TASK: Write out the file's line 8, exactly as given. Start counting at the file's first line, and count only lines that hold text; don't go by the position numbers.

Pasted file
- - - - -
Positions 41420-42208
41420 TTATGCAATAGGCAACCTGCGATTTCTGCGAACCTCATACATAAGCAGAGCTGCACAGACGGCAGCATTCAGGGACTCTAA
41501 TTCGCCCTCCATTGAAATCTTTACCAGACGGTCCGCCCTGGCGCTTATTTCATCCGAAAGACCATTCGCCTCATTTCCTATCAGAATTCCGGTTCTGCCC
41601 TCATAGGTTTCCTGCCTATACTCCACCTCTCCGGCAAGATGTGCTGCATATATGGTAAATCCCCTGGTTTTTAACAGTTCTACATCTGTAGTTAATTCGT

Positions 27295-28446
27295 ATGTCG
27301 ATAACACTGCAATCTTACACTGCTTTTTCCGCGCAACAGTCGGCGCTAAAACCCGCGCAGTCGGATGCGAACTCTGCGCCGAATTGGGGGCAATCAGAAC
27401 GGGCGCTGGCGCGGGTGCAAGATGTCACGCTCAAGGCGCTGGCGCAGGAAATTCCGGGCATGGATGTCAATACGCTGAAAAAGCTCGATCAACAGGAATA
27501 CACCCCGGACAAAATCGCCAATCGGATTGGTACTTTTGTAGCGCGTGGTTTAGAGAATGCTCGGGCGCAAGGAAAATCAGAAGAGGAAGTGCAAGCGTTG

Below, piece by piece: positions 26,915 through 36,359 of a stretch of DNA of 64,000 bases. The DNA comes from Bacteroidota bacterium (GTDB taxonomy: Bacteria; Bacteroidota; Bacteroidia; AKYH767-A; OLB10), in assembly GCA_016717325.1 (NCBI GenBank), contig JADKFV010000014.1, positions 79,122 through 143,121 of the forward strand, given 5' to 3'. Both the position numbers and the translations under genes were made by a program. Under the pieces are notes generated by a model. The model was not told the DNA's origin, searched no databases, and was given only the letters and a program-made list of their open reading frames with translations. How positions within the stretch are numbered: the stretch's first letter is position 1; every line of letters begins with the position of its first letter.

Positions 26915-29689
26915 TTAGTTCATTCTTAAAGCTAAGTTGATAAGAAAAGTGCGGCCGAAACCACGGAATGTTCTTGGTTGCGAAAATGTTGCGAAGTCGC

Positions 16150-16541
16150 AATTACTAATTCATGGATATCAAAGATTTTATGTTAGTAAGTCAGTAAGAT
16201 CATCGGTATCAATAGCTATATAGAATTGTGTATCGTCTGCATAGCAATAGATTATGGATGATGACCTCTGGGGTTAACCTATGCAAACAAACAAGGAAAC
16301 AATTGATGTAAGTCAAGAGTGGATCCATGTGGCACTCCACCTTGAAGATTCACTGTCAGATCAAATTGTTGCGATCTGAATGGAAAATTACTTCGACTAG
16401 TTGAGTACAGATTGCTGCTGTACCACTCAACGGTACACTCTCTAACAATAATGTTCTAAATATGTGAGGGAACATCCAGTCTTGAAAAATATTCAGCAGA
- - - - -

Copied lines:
27401 GGGCGCTGGCGCGGGTGCAAGATGTCACGCTCAAGGCGCTGGCGCAGGAAATTCCGGGCATGGATGTCAATACGCTGAAAAAGCTCGATCAACAGGAATA